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post #13 of 48 Old 07-16-2011, 03:55 PM
 
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I have ridden bikes for many years, 1500cc being the largest. My husband has just recently finished his Motorcycle riding school. His buddies at work influnced him into purchasing a 750 Shadow Areo, that I love. He lost control several times, dropped it often and eventually became scared to ride.I knew that if I didn't do something I would lose my riding partner, so I talked him into buying a 250 Rebel. He loves it. Now we both ride together(I purchased a 250 also, so that we could ride together), and I have the 750 to ride also. One day I think he will want a larger bike when he gains more riding experience, but we will never part with our beloved 250's
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post #14 of 48 Old 07-16-2011, 05:21 PM
 
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The 250 is a Coolride too. It is FUN and LIGHT and EASY and SIMPLE and ECONOMICAL and RUNS and runs and runs and runs.. You have finally graduated to a Rebel.. Take your time and explore the wonders of the most discarded bike made by Honda. The Dealers have fed the American rider the lie that bigger is better, but in this case, smaller has saved a riding partner from not wanting to be by your side. Ask yourself why. and then re-read this response to your post.. Could it be the Rebel is the perfect solution? Perhaps even the perfect Motorcycle? and all of the others have a greater cost attached while having lost something of its value?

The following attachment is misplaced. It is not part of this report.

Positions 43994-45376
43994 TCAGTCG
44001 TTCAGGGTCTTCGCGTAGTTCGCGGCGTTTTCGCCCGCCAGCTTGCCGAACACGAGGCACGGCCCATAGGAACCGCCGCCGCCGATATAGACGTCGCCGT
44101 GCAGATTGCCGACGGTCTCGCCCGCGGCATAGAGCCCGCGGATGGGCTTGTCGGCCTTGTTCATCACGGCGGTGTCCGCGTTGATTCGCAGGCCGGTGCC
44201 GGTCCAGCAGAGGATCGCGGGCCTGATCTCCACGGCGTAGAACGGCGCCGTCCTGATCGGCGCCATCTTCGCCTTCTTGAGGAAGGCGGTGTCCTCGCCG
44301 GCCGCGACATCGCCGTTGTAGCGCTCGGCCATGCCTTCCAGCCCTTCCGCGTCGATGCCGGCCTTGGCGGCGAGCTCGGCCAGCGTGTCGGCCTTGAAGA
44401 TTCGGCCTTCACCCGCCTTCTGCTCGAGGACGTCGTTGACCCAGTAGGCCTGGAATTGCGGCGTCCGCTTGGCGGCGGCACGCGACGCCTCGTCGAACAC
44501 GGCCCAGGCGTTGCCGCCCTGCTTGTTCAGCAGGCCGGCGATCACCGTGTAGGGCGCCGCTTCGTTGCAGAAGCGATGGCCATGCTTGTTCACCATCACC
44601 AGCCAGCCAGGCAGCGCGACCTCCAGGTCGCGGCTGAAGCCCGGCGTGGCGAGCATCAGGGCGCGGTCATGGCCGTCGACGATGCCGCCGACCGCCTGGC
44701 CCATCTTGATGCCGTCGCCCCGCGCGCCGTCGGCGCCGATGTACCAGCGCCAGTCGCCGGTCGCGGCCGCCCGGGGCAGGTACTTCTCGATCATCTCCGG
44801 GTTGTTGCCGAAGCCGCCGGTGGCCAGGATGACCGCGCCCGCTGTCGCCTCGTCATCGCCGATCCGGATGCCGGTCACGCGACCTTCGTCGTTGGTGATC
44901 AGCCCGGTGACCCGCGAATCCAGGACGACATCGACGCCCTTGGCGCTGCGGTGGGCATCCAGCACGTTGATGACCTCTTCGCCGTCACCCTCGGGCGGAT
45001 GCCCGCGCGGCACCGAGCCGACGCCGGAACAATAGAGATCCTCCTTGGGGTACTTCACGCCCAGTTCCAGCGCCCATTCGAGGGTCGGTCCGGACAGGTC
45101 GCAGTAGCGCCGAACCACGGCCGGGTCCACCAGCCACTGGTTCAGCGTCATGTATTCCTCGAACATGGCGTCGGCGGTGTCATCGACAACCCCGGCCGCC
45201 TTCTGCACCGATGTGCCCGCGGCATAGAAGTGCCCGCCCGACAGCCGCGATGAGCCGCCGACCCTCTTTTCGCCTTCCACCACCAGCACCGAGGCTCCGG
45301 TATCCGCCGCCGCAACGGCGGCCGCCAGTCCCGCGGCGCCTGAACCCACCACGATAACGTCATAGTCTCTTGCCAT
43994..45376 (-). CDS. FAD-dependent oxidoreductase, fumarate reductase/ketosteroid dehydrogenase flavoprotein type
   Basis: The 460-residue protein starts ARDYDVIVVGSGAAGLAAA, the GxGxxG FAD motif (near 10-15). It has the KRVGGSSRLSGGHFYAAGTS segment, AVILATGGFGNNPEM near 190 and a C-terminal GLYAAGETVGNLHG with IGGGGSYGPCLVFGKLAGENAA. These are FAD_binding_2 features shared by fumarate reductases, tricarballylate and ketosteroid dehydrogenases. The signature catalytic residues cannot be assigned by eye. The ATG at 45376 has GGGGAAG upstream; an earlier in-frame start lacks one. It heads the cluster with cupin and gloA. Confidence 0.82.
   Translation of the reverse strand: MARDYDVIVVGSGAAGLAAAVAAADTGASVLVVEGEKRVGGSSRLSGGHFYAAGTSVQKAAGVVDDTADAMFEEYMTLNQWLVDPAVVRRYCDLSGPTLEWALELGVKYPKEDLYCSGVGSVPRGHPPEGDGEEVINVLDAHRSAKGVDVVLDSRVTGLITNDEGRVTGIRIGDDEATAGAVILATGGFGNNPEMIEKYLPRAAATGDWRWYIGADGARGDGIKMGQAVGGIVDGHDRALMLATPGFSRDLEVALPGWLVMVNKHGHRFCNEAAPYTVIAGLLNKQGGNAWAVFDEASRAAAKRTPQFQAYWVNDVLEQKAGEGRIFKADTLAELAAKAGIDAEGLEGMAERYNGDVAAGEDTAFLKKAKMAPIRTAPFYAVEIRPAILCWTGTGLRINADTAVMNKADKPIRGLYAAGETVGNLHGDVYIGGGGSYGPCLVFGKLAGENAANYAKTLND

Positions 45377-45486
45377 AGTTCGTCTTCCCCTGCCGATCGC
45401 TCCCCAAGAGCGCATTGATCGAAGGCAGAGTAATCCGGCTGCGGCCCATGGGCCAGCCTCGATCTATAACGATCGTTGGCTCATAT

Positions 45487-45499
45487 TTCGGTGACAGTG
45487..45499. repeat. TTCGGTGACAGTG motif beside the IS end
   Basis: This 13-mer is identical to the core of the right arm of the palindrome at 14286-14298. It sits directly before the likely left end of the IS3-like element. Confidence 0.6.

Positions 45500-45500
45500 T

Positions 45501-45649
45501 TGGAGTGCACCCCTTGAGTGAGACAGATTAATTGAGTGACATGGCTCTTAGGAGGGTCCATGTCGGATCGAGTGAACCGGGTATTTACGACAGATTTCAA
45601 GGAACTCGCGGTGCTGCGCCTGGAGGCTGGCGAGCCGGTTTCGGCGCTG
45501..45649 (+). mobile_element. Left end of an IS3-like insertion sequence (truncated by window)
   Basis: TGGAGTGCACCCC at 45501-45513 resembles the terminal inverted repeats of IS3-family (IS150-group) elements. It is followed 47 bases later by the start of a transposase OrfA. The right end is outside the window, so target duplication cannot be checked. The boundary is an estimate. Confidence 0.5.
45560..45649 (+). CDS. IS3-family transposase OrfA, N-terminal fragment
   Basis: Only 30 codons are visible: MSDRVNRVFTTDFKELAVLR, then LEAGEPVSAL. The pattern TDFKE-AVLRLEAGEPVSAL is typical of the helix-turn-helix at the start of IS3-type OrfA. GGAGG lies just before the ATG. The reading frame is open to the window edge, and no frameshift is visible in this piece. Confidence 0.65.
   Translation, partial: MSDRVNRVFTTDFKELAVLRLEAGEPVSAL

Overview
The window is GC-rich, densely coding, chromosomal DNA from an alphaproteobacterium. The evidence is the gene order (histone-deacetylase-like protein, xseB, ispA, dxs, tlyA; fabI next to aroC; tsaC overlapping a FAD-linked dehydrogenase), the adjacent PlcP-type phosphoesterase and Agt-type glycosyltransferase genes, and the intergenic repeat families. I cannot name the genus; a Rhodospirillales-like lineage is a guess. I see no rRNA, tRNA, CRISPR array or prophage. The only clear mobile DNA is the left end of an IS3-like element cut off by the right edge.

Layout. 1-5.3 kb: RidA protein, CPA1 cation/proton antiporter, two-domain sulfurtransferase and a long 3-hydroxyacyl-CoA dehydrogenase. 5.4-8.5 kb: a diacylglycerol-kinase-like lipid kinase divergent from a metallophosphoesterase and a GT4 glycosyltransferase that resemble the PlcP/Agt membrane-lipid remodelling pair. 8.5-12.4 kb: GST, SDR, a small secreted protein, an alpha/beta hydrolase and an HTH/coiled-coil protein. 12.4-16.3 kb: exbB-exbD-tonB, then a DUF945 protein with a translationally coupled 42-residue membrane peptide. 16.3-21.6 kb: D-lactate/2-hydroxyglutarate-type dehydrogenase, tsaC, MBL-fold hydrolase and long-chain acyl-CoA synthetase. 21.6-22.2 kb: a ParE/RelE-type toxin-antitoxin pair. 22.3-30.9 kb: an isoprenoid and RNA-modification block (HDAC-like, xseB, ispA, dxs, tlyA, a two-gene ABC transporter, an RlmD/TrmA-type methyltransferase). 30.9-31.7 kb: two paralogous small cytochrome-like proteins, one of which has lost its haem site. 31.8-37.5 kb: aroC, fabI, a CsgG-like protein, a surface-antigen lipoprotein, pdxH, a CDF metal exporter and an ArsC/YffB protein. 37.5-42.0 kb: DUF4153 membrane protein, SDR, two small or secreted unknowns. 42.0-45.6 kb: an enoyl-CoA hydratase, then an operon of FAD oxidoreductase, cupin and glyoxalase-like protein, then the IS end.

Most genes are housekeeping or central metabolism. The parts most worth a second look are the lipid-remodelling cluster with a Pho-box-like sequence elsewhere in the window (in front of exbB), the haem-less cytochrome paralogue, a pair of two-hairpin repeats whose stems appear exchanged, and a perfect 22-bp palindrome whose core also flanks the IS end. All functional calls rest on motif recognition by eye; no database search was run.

Welcome, and enjoy!!!!!!!!!!
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post #15 of 48 Old 05-12-2013, 07:40 PM
 
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i too am new to riding

I have to agree that the rebel's speed is a major factor in my buying one I am new to riding and having never been on a motorcycle before I bought mine. I have to say getting over the fact that I have nothing around me for protection took some time and I have gotten mine up to 60mph and am not having any trouble taking off at red lights or four way stops.
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post #16 of 48 Old 03-07-2017, 03:53 PM
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Hello> I just purchased my 2007 Honda Rebel. Still learning how to ride her. Stall out a few times, wondering what I am doing wrong
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post #17 of 48 Old 03-09-2017, 01:58 AM
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Welcome to the forum.

The key to avoid stalling is to feather the clutch while keeping the rpms up. The clutch on a motorcycle is a wet clutch running in oil, and it is meant to be slipped. You need to practice finding the engagement point and holding the clutch lever at that point barely engaging and barely disengaging while you slowly and smoothly start off. You can have the engine running very fast and still go very slow by slipping the clutch. Most newbies stall by letting out the clutch completely too quickly, which causes the bike to lurch, then stall.

I recommend that you sign up for a beginner rider course to learn the right habits.
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post #18 of 48 Old 03-09-2017, 07:46 AM